Every newcomer to the wonderful world of pen addiction quickly notices that there are wet and dry ballpoint pens (as in “pens with a ball”). Some of these pens are marketed as ballpoints, some as gel pens, some as rollerballs. The distinction the manufacturers make isn’t always clear, Schneider’s “Viscoglide” pens for example are marketed as ballpoints, but don’t use traditional ballpoint ink. Here is what I have learned over the years about different types of ink.
With ballpoints I mean traditional ballpoints like the BIC Cristal. The ink in those pens is of high viscosity, because it is oil-based, which makes the ink waterproof. The color comes from dyes that color the liquid which makes it less resistant to bleach compared to pigment-based ink. This YouTube video about the manufacturing of the BIC Cristal provides a glimpse into ink making.
Rollerballs contain ink of low viscosity, which provides an even color application, very similar to fountain pen ink. Like fountain pen ink it is water-based. In contrast to fountain pen ink the color in most models is not provided by dyes, but by pigments (polymer molecules) suspended in the liquid, which makes the ink waterproof and oftentimes bleach resistant. A prime example of this type of pen is the Uni-ball eye.
Gel inks are, like rollerball inks, water- and (usually) pigment-based. Viscosity-wise they are in between ballpoint and rollerball inks. There are high-viscosity gel inks like Pilot Acroball or Uni-ball Jetstream refills. Some pens marketed as ballpoints use high-viscosity gel ink, like Parker or the before mentioned Schneider refills. Some gel inks are of lower viscosity, for example Pentel’s EnerGel and Pilot’s G2 inks. They feel smoother and produce a more consistent line, but have a longer drying time.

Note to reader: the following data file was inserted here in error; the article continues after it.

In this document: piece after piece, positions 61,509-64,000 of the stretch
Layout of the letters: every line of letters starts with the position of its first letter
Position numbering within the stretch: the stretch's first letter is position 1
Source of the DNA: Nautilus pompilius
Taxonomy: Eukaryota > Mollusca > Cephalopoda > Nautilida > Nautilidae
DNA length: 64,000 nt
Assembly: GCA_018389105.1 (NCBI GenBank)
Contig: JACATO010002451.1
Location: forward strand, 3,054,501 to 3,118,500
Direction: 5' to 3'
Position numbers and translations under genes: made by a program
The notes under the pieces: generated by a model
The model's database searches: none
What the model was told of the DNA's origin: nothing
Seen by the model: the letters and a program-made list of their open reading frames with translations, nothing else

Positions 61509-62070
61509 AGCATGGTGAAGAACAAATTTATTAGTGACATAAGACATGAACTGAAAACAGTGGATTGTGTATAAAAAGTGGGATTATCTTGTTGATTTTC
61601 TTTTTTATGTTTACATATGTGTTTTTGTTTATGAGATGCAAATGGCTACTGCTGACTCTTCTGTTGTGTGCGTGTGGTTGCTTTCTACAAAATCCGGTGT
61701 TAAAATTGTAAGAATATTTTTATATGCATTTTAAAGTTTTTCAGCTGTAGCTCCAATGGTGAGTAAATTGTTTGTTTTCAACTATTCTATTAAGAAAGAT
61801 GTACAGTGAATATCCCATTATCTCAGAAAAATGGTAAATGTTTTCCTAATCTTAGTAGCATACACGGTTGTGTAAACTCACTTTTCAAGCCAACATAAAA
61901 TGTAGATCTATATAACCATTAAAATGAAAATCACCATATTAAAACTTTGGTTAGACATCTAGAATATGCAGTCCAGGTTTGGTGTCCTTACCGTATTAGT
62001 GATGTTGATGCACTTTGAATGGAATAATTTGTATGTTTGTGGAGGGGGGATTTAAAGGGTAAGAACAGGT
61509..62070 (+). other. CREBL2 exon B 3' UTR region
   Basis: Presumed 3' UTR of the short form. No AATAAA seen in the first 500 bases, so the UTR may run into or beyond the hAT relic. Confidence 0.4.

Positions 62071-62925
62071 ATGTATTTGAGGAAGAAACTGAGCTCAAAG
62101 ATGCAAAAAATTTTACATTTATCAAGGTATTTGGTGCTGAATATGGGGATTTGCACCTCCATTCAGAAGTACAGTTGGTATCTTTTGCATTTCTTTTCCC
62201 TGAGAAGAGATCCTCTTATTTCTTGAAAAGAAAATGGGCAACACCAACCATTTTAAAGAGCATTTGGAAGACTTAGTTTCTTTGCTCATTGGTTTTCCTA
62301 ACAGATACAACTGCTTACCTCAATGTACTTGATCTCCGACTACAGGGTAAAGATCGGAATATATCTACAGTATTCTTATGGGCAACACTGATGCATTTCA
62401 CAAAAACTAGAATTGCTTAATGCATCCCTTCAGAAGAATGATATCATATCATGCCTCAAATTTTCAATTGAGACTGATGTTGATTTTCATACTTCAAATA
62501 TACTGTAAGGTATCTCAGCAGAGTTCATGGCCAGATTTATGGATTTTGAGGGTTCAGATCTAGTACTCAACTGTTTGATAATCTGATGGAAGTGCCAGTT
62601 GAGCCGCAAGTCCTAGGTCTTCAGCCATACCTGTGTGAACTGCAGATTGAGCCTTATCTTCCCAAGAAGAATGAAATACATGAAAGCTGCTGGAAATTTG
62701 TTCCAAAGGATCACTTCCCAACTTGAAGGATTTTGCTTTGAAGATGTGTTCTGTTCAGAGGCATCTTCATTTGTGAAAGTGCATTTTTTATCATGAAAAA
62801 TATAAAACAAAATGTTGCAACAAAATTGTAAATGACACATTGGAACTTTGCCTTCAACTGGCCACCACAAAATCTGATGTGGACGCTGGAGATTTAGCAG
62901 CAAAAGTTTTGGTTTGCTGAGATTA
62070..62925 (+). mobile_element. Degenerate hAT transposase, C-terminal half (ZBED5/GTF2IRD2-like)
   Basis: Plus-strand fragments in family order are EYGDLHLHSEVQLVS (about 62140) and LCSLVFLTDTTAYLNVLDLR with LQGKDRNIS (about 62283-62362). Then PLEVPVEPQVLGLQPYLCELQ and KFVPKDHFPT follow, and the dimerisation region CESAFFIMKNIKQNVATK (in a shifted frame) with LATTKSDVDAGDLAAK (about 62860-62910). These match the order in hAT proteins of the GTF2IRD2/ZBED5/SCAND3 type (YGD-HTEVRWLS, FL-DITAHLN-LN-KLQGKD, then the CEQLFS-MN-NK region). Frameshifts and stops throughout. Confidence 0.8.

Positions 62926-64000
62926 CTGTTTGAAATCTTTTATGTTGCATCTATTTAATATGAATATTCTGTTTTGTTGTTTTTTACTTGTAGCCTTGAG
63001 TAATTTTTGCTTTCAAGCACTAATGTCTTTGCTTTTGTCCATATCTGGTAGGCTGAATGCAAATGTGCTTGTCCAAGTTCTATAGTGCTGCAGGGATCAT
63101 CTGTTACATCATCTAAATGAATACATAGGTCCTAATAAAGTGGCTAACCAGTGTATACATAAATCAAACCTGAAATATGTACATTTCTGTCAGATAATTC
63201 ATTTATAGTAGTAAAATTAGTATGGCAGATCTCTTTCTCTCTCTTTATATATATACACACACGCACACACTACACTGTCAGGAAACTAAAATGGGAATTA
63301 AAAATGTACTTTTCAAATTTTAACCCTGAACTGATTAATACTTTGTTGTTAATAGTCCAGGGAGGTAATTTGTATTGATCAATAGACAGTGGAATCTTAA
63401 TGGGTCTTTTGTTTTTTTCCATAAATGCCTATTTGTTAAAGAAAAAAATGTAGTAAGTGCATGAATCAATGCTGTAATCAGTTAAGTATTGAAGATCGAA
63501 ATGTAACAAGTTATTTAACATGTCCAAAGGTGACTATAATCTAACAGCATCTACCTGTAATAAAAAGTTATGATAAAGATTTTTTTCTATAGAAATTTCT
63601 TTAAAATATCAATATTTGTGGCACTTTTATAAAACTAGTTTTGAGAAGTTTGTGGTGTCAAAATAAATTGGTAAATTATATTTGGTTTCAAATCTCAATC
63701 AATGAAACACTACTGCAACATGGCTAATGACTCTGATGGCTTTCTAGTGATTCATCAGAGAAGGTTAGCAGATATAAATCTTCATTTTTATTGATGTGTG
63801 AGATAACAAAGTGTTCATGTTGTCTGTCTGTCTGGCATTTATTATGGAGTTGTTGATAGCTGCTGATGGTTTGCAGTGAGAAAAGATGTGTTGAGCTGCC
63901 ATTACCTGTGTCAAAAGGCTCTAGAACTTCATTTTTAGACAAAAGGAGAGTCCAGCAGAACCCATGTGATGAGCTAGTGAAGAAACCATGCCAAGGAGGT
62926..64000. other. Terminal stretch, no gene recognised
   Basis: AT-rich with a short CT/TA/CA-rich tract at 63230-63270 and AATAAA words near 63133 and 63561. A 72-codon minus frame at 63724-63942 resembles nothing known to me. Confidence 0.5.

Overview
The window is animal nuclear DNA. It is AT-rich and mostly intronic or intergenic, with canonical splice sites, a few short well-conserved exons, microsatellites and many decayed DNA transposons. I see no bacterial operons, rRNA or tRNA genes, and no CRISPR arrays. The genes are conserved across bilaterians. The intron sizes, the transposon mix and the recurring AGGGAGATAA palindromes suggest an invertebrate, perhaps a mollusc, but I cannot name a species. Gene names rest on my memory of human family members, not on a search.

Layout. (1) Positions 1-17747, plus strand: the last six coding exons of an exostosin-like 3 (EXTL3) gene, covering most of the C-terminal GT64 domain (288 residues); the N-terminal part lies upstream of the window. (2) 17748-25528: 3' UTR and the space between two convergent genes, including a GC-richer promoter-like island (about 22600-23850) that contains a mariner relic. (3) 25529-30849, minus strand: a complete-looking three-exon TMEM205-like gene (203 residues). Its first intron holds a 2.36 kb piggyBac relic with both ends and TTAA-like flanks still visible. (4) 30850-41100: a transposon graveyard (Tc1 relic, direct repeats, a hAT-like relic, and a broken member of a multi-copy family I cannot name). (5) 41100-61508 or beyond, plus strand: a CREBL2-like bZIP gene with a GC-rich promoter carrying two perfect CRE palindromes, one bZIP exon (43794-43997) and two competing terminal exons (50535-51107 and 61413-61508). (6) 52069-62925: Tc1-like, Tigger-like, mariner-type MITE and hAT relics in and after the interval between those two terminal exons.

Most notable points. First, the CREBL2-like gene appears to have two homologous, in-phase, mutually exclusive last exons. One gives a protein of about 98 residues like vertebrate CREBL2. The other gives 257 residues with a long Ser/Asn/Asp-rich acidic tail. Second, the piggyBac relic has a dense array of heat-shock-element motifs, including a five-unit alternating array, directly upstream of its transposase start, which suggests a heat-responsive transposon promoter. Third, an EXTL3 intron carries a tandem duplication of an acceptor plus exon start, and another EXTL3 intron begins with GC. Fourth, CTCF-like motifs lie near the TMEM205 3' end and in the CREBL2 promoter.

Please note: Statements about waterproofness and bleach-resistance are best taken with a grain of salt, the exact ink composition varies from manufacturer to manufacturer. The consistency of the color application also depends on the paper used. The paper in the picture above is a smoother one, which means that it is coated and provides less friction for the ball to roll than less heavily coated paper, which explains the poor performance of the otherwise very reliable Acroball on the particular paper (Avery Zweckform notizio).
I talked about why the Hobonichi Techo doesn’t work for me and that I use pen and paper to plan:
[…] the development of long term plans still happens on paper and oftentimes I copy appointments from my calendar into my notebook and mix them with tasks to plan the day.
That got me thinking about how differently I use certain tools (Google Calendar in this case) and my pocket notebooks. The processes of making appointments, shuffling them around and writing them down to remember doesn’t involve much thought, neither creative thought nor reasoning why the appointment is there and why I should keep it. It’s just filing. My calendar is an inbox, not a planning tool. The same goes for my email account. Things arrive but are not integrated into my day, my life and not necessarily affiliated with my long term plans and goals. That is why “living in my inbox” and giving the attention to each newly arrived item that my smartphone notification seems to demand is dangerous.